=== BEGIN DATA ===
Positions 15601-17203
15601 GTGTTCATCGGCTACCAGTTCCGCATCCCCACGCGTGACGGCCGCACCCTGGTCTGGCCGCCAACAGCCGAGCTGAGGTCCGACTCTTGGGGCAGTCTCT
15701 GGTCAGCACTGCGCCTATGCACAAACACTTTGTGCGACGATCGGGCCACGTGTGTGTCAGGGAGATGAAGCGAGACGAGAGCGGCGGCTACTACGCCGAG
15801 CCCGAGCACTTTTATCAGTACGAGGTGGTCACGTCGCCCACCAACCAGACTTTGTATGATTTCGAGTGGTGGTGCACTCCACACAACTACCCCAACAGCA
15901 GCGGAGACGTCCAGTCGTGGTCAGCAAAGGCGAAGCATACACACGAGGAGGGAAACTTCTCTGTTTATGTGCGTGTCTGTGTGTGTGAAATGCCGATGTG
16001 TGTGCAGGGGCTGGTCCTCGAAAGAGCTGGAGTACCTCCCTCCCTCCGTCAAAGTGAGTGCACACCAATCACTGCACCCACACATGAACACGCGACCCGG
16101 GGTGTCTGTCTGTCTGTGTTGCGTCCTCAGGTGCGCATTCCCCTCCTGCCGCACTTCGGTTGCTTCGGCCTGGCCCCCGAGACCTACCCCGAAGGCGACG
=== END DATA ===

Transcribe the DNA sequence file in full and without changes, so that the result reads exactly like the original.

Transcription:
Positions 15601-17203
15601 GTGTTCATCGGCTACCAGTTCCGCATCCCCACGCGTGACGGCCGCACCCTGGTCTGGCCGCCAACAGCCGAGCTGAGGTCCGACTCTTGGGGCAGTCTCT
15701 GGTCAGCACTGCGCCTATGCACAAACACTTTGTGCGACGATCGGGCCACGTGTGTGTCAGGGAGATGAAGCGAGACGAGAGCGGCGGCTACTACGCCGAG
15801 CCCGAGCACTTTTATCAGTACGAGGTGGTCACGTCGCCCACCAACCAGACTTTGTATGATTTCGAGTGGTGGTGCACTCCACACAACTACCCCAACAGCA
15901 GCGGAGACGTCCAGTCGTGGTCAGCAAAGGCGAAGCATACACACGAGGAGGGAAACTTCTCTGTTTATGTGCGTGTCTGTGTGTGTGAAATGCCGATGTG
16001 TGTGCAGGGGCTGGTCCTCGAAAGAGCTGGAGTACCTCCCTCCCTCCGTCAAAGTGAGTGCACACCAATCACTGCACCCACACATGAACACGCGACCCGG
16101 GGTGTCTGTCTGTCTGTGTTGCGTCCTCAGGTGCGCATTCCCCTCCTGCCGCACTTCGGTTGCTTCGGCCTGGCCCCCGAGACCTACCCCGAAGGCGACG